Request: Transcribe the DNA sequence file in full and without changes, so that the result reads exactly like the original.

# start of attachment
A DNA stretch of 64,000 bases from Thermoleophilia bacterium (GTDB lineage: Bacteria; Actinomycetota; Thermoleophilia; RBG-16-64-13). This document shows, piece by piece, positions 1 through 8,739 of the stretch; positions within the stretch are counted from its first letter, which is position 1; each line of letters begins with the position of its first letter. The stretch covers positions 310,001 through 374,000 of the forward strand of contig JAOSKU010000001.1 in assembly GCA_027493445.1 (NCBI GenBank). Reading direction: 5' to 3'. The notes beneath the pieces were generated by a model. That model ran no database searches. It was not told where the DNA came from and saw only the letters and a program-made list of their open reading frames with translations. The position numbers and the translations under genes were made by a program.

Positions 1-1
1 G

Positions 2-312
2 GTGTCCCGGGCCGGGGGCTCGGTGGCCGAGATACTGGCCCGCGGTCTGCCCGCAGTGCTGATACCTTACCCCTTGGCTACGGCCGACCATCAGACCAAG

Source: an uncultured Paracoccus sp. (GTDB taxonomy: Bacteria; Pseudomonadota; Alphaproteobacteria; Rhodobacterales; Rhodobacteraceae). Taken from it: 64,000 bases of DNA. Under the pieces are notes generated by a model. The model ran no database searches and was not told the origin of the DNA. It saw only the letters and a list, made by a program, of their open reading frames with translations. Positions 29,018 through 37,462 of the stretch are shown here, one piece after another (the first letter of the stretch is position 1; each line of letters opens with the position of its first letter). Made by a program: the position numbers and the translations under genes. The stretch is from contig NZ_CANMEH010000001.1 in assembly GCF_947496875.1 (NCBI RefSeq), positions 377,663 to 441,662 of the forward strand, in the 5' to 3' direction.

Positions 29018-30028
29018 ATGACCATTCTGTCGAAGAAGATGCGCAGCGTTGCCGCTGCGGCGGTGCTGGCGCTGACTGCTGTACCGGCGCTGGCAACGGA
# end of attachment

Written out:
A DNA stretch of 64,000 bases from Thermoleophilia bacterium (GTDB lineage: Bacteria; Actinomycetota; Thermoleophilia; RBG-16-64-13). This document shows, piece by piece, positions 1 through 8,739 of the stretch; positions within the stretch are counted from its first letter, which is position 1; each line of letters begins with the position of its first letter. The stretch covers positions 310,001 through 374,000 of the forward strand of contig JAOSKU010000001.1 in assembly GCA_027493445.1 (NCBI GenBank). Reading direction: 5' to 3'. The notes beneath the pieces were generated by a model. That model ran no database searches. It was not told where the DNA came from and saw only the letters and a program-made list of their open reading frames with translations. The position numbers and the translations under genes were made by a program.

Positions 1-1
1 G

Positions 2-312
2 GTGTCCCGGGCCGGGGGCTCGGTGGCCGAGATACTGGCCCGCGGTCTGCCCGCAGTGCTGATACCTTACCCCTTGGCTACGGCCGACCATCAGACCAAG

Source: an uncultured Paracoccus sp. (GTDB taxonomy: Bacteria; Pseudomonadota; Alphaproteobacteria; Rhodobacterales; Rhodobacteraceae). Taken from it: 64,000 bases of DNA. Under the pieces are notes generated by a model. The model ran no database searches and was not told the origin of the DNA. It saw only the letters and a list, made by a program, of their open reading frames with translations. Positions 29,018 through 37,462 of the stretch are shown here, one piece after another (the first letter of the stretch is position 1; each line of letters opens with the position of its first letter). Made by a program: the position numbers and the translations under genes. The stretch is from contig NZ_CANMEH010000001.1 in assembly GCF_947496875.1 (NCBI RefSeq), positions 377,663 to 441,662 of the forward strand, in the 5' to 3' direction.

Positions 29018-30028
29018 ATGACCATTCTGTCGAAGAAGATGCGCAGCGTTGCCGCTGCGGCGGTGCTGGCGCTGACTGCTGTACCGGCGCTGGCAACGGA